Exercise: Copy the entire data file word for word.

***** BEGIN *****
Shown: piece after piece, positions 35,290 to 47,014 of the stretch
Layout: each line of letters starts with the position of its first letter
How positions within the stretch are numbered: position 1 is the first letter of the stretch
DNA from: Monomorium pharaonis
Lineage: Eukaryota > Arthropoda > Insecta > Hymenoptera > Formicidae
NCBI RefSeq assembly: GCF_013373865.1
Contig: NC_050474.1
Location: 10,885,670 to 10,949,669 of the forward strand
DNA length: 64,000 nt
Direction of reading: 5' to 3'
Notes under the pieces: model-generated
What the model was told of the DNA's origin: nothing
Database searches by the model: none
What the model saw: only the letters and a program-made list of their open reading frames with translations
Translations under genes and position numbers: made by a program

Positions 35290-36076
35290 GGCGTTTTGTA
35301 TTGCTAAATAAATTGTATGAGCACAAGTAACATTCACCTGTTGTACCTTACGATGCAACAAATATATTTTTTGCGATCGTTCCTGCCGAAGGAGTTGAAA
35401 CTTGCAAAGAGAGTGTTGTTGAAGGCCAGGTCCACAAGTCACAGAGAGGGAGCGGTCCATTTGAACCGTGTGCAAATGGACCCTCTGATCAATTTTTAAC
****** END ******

Shown: piece after piece, positions 35,290 to 47,014 of the stretch
Layout: each line of letters starts with the position of its first letter
How positions within the stretch are numbered: position 1 is the first letter of the stretch
DNA from: Monomorium pharaonis
Lineage: Eukaryota > Arthropoda > Insecta > Hymenoptera > Formicidae
NCBI RefSeq assembly: GCF_013373865.1
Contig: NC_050474.1
Location: 10,885,670 to 10,949,669 of the forward strand
DNA length: 64,000 nt
Direction of reading: 5' to 3'
Notes under the pieces: model-generated
What the model was told of the DNA's origin: nothing
Database searches by the model: none
What the model saw: only the letters and a program-made list of their open reading frames with translations
Translations under genes and position numbers: made by a program

Positions 35290-36076
35290 GGCGTTTTGTA
35301 TTGCTAAATAAATTGTATGAGCACAAGTAACATTCACCTGTTGTACCTTACGATGCAACAAATATATTTTTTGCGATCGTTCCTGCCGAAGGAGTTGAAA
35401 CTTGCAAAGAGAGTGTTGTTGAAGGCCAGGTCCACAAGTCACAGAGAGGGAGCGGTCCATTTGAACCGTGTGCAAATGGACCCTCTGATCAATTTTTAAC